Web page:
Book Review | Inverting the Pyramid

Let's get this straight. There is the game. The one that involves 22 players dribbling, passing, and shooting, trying to get past their opponents to stick the ball in the back of the net. It is a game of individual skill and vision or small bits of combination play that unlock defenses. We'll call this the television, or perhaps more accurately, the game console version.

And then there is the game.

This is what you see when you plop your butt in the plastic stadium seating with the whole field spread out before you. The interchanging parts. The flow of the players. The constant expansion, restriction, and exploitation of space. Sure, the moments of individual magic and skill and vision are still there to be enjoyed and wondered at--they are without a doubt the moments that leave your throat raw and nerves a-jangle. But they take place inside of a framework and flow that has its own inherent charm. A charm more rational and intellectual than emotional. This is the game that Jonathan Wilson dissects in Inverting the Pyramid: The History of Football Tactics.

And what a history it is! You may have read Wilson's work in the Guardian or elsewhere, admiring his attention to history and detail, the real nuts and bolts of formational and positional choices grounded in a broad and deep knowledge of how the world plays, or has traditionally played the game. But those are mere vignettes. Inverting the Pyramid takes those scattered strands and weaves them into a glorious whole, enlivened by memorable characters, iconic teams, political and cultural influences, and the spirit of the people and times in which tactical innovations flourished.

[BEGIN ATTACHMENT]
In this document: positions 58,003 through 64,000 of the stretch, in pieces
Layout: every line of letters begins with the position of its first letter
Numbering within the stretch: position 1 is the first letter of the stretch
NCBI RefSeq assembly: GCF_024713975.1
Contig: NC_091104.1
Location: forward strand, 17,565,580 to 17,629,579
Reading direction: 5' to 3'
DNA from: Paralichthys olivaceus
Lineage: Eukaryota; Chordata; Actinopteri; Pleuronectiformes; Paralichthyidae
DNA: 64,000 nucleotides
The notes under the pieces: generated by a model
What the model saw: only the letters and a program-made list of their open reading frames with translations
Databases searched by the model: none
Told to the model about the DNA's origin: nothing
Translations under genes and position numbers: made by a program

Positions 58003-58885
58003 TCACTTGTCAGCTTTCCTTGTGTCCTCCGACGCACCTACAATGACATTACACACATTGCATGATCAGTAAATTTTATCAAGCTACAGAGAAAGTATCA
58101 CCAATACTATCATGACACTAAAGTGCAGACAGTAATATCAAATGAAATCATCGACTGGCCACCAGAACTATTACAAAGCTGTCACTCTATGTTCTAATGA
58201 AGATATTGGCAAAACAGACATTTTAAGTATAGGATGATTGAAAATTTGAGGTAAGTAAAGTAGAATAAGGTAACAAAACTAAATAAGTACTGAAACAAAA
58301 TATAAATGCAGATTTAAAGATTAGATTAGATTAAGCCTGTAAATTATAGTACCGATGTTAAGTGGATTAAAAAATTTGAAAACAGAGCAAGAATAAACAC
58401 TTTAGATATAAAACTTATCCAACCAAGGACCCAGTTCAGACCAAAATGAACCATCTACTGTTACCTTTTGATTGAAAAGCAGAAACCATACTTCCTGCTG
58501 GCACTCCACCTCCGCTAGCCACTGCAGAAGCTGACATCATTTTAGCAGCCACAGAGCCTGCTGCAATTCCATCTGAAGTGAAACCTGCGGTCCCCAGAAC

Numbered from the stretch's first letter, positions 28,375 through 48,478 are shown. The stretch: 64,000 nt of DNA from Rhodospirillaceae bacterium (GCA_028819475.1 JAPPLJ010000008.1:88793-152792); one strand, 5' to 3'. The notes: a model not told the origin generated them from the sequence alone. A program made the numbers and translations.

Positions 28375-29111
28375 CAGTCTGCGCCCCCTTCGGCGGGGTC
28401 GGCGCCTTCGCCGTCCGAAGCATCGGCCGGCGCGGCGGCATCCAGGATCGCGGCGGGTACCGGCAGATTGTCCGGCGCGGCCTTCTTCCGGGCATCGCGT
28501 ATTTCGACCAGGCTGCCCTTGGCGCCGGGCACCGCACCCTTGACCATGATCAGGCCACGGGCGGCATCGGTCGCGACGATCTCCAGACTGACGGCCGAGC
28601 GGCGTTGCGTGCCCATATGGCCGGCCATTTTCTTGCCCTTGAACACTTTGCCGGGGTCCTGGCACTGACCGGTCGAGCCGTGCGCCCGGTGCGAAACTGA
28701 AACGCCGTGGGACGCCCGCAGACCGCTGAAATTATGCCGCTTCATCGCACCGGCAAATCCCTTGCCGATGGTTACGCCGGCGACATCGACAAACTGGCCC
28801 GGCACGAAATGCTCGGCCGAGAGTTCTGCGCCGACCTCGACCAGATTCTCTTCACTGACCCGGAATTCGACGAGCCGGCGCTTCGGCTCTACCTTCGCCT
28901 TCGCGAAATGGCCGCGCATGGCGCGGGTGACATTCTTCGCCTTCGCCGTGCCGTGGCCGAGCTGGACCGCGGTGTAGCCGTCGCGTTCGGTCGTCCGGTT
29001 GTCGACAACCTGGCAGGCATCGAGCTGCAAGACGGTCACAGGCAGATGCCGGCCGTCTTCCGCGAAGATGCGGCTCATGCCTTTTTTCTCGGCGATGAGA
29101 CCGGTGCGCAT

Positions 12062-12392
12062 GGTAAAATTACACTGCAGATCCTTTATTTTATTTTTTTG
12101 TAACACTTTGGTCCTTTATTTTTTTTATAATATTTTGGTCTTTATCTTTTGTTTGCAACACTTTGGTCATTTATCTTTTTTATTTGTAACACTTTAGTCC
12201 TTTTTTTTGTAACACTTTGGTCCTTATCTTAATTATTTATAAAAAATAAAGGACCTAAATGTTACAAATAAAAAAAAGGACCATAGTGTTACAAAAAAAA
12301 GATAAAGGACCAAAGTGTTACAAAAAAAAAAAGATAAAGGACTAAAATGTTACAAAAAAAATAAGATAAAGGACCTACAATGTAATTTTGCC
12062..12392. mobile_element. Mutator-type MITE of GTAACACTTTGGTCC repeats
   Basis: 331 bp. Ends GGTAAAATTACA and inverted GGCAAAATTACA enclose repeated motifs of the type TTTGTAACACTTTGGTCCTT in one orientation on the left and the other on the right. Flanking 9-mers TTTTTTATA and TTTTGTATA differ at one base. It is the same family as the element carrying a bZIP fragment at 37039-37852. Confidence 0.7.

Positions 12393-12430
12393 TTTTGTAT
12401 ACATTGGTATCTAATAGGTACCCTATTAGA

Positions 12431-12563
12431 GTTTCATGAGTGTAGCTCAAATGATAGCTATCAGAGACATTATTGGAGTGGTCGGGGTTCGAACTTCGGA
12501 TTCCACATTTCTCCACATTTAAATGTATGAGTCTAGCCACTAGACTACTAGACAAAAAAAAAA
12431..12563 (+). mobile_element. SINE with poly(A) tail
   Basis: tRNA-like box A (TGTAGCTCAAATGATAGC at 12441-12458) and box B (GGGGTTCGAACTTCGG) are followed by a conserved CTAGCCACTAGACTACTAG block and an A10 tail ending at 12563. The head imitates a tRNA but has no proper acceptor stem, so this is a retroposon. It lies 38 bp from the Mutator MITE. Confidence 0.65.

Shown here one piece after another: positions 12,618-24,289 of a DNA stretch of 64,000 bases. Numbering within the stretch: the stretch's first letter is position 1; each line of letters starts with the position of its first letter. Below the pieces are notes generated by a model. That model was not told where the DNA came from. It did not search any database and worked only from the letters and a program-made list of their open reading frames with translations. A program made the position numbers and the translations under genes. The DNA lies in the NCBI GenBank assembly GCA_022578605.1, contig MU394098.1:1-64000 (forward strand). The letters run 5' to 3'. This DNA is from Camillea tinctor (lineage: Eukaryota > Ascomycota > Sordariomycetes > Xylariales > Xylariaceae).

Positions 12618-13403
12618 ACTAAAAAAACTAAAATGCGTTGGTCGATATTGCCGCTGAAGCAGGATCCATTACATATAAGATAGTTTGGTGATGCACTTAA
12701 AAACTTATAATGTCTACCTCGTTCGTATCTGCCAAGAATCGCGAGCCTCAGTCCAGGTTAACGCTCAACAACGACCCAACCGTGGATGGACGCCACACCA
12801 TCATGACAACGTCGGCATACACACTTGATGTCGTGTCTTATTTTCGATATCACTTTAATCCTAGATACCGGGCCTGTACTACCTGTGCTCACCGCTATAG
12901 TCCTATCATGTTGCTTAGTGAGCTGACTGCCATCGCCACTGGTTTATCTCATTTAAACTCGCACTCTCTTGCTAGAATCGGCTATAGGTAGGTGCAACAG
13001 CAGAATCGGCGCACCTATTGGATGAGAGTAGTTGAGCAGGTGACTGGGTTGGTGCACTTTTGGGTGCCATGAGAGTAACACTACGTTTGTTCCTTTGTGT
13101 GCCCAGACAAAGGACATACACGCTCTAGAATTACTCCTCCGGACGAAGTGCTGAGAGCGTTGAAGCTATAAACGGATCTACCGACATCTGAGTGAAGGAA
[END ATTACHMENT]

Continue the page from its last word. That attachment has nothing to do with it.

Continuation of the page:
Necessarily, there are times when Wilson has to jump about the timeline or the map or paint with a broad brush, but always it is in pursuit of the theme so cleverly reduced to those three words in the title. What happened in the century of tactical development that took the first widespread standard tactic, the 2-3-5, and flipped it on its head, presenting us with modern four-back, single striker formations--the inverted pyramid? Where do all those exotic stops on the way: the W-M, catenaccio, la nuestra, totaalvoetbal, liberos, trequartistas, etcetera, etcetera, fit into the picture? And what comes next?

I suppose you'll just have to pick up a copy to find out. If you're as intrigued by the tactics and history of the game as I am, you won't regret it.


  1. I bought this book. It certainly is encyclopedic in its approach and you do learn a lot if you are willing to plow through a lot of dull, meandering prose. Best to read it on the toilet in short bursts with few distractions.

  2. Hmmm.

    Can't say I found the prose dull or meandering, but perhaps my fascination with the subject meant I didn't notice. I like reading history (which often tends toward the dry side), and I enjoy the minutiae of tactical dissection (also fraught will peril for the thrill-seeking reader). To each his or her own I suppose.

  3. Thanks for the review.

    I thought the book would have benefitted from a little refocusing: even more space devoted to tactical minutiae, and less to the off-the-field soap-operaish elements. It's not for anyone, but it has its place.

    --DCU Curmudgeon